Mayor Gainey’s transition team makes sweeping set of recommendations to implement ‘city for all’


Mayor Ed Gainey officially brought an end to his transition to office today. His four transition committees officially handed him 120 pages of detailed recommendations.

Now comes the hard part.

“And that’s why this report is the beginning and not the end,” Gainey said at a press conference Thursday. “It’s a report that we want to make the living document of beginning to transition this city and to the city we all want to see.

The recommendations include everything from a plan for picking up more litter to improving community and police relationships. Gainey highlighted how diverse his transition team was, and many of the recommendations target low-income and minority residents.

The recommendations are some of the first hints at how the new mayoral administration is going to start implementing his campaign priorities. One of the committees recommended creating 1,000 units of affordable housing per year for the next 10 years. Gainey reiterated his campaign promise to make this a “city for all.”

“We’ll do it through increasing affordable housing because we understand how important that is to stabilize our neighborhoods, to make sure that everybody has quality living, affordable housing so that they want to stay,” he said.

Oliver Morrison

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90.5 WESA

Mayor Ed Gainey waiting to formally receive his transition team’s recommendations.

To pay for this, his transition committee recommended increasing the amount of money the city spends on affordable housing from $10 million to more than $50 million per year by diverting revenue from taxes on home sales. The committee also recommended borrowing $100 million to create affordable housing even faster.

“I’m definitely in agreement with the goal,” said Michael Lamb, the city’s controller. “I’m concerned about how they fill the gap. If they are going to take $40 million out of the budget, how are they going to fill that gap? That’s my concern.”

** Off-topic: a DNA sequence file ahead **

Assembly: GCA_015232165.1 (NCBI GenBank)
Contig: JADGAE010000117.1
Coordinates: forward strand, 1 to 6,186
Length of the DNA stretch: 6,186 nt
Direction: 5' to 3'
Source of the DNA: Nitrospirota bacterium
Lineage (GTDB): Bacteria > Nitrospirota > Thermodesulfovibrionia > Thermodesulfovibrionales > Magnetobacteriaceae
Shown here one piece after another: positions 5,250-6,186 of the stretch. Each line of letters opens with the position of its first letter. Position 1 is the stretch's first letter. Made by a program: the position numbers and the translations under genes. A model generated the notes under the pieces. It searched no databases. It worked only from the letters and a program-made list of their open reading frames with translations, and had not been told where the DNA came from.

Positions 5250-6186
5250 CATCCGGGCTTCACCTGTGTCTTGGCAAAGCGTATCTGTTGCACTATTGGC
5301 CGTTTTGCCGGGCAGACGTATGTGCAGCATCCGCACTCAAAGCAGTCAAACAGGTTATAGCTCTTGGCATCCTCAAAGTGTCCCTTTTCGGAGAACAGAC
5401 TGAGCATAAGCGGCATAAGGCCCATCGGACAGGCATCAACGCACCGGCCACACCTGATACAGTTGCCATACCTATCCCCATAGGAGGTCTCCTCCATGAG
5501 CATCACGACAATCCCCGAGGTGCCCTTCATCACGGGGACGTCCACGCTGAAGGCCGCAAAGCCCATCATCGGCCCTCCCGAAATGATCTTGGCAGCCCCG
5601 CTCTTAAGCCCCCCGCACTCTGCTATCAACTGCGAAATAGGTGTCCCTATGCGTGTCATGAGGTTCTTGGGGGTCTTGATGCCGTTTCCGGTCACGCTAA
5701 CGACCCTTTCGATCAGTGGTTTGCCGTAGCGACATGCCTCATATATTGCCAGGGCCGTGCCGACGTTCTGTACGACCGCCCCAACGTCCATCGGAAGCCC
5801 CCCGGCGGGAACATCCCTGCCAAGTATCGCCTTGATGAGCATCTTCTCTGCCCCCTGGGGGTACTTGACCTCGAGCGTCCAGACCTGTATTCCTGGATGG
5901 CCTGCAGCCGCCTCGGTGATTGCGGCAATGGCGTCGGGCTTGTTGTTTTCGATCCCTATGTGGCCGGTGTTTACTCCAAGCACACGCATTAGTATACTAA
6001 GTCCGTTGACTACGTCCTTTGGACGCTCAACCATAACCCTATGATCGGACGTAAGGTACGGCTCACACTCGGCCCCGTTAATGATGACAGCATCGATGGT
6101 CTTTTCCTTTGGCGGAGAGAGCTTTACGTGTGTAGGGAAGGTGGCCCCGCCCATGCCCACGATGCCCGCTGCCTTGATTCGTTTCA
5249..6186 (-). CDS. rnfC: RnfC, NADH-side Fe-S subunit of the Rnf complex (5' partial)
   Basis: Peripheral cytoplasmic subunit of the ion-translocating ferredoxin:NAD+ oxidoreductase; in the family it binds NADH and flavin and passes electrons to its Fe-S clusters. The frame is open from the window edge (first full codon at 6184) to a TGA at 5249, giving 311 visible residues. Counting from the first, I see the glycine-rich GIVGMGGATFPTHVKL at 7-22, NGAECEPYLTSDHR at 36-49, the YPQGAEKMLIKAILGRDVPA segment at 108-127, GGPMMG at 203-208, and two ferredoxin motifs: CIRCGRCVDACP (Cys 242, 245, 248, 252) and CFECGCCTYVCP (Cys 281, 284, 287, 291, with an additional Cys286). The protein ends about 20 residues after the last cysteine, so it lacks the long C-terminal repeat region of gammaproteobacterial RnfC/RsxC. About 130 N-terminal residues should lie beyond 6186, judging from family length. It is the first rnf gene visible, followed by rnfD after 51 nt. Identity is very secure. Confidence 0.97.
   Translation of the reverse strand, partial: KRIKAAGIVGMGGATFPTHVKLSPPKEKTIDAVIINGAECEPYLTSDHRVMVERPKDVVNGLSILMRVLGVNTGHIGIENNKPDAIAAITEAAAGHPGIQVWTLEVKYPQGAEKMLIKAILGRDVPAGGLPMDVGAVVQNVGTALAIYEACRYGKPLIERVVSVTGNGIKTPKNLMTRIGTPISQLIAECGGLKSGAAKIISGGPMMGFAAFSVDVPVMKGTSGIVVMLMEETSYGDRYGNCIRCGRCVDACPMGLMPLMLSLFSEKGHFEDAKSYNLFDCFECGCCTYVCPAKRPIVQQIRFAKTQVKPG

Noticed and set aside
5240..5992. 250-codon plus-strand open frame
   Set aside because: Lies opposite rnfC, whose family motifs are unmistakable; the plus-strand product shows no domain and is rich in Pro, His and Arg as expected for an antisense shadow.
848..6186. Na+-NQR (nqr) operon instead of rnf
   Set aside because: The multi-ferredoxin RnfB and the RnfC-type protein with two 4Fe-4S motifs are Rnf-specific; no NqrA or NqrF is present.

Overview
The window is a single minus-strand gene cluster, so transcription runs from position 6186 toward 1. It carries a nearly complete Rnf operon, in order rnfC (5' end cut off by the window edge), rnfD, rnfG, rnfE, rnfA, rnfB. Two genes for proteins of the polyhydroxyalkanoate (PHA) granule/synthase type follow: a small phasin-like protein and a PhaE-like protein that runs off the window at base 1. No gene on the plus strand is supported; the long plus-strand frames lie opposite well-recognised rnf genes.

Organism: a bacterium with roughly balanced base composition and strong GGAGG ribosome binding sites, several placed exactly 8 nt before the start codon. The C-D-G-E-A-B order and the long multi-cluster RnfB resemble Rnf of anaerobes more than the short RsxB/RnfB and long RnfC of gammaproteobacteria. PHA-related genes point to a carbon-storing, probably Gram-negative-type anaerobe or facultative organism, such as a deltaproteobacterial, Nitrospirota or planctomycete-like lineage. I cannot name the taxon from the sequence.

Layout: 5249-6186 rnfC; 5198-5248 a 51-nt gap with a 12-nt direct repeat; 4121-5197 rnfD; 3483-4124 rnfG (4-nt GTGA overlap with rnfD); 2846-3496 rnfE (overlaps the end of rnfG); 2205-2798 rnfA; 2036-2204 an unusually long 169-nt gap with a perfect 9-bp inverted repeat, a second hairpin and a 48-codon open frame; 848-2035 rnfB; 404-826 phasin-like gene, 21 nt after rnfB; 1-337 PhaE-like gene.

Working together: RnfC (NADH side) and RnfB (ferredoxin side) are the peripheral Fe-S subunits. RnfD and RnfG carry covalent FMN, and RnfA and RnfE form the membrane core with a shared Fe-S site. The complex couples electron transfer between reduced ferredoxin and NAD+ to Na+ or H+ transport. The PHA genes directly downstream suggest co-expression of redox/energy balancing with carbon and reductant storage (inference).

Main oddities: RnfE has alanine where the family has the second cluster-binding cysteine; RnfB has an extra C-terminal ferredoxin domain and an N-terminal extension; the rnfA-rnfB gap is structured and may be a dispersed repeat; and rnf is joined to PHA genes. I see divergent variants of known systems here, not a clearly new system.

Christine Mondor, the co-chair of the committee for infrastructure and the environment, said her committee heard a lot of complaints about litter and sidewalks. In response, one of the committee’s recommendations is that the city should close 90% of the sidewalk gaps in the city by 2030. Her committee’s recommendations are both broad and specific, including ideas for cleaning the air and drinking water and expanding the city’s bike-share fleet to 3,000 bicycles.

“There are things that the mayor can do tomorrow,” she said. “And then there are things that are going to take years, maybe beyond this term.”

The mayor answered multiple questions about how he was going to address increasing gun violence in the city on Thursday, including whether or not there had been shots fired near his own home. Gainey said only that the shots were not fired at his home.

The mayor says he hasn’t read all of the recommendations yet. And his spokesperson says there isn’t currently a deadline for when the community can expect implementation. But some of the recommendations, she says, could happen in his first term.

The transition committees made recommendations, according to a city spokesperson, but the mayor’s office then employed a consultant to select only those recommendations that are within the mayor’s legal ability to change.

“Of course, you can’t do everything at one time,” Mondor said. “So there will be some prioritization. And then beginning to put it into action will fall to the agencies and authorities and the mayor’s office.”

The full report can be read on the mayor’s transition website here.




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